“Hendrix” Chord Subs
Just as the name implies, a dominant #9 chord is a dominant 7 chord, with a #9 extension. Commonly known as the “Hendrix” chord, this is a very useful extension for any dominant 7. The interesting thing about this chord is that the #9 is also the same tone as a b3. The reason for it being called a #9 is that in a dominant chord, there is already a 3, and it’s major! Since you can’t theoretically have both a 3 and a b3 in a chord, that b3 must be called a #9 instead (this is called enharmonic spelling).
Looking at Ex. 5 you can see an E9 which is spelled as E–G#–D–F#. Notice the conspicuous lack of a 5. This is very common in many chords because the 5 adds nothing harmonically to the chord. In measure 2 the F# is moved up a half-step to create an E7#9 chord. In measure 3 you can see another extension added to the E7#9; it would be the #5 added by barring the fourth finger across the top two strings at the 8th fret. This is another very common extension and one that creates a new substitution when the root note is removed.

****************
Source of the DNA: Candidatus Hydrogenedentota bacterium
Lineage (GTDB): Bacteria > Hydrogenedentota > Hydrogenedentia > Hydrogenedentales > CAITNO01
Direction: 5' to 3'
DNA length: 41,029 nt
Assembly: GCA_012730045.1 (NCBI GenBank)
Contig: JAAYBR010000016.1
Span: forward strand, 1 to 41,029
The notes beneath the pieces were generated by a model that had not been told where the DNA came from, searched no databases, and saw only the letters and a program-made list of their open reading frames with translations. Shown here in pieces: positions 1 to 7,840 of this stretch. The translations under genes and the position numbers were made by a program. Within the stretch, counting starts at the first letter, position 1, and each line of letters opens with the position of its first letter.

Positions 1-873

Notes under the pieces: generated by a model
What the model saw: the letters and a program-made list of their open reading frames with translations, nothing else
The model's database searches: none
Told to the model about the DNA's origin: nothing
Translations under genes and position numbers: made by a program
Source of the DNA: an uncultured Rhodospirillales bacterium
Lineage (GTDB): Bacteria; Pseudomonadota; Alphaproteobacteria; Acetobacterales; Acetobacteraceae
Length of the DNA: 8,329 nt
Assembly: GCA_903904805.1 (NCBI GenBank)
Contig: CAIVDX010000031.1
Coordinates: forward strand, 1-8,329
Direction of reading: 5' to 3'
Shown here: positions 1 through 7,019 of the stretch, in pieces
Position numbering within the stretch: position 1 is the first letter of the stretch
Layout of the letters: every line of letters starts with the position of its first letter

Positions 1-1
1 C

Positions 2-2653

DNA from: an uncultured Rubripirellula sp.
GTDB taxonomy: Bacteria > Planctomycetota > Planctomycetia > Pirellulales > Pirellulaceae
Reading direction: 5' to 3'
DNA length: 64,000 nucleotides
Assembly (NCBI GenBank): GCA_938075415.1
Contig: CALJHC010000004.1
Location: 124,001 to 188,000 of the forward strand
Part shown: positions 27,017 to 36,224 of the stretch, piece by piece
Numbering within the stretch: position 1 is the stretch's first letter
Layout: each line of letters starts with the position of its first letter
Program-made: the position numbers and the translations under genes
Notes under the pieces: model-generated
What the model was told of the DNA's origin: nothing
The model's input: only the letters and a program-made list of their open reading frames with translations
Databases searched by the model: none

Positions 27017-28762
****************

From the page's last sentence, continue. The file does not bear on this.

The spelling of the E7#9#5 is: E–G#–D–F##–B#. Why B#? Well because it is a #5 it must be called B#. B is the fifth of E and a #5, according to enharmonic spelling, means that it must be called a B#.
Compare the chord shape in measure 4 to the chord shape of the Gmaj7#11 from the previous example. That’s right, it’s the exact same chord shape! This means that by playing an E7#9#5 and removing the root note, you are left with a G#maj7#11…I told you extensions can lead to profound new substitutions!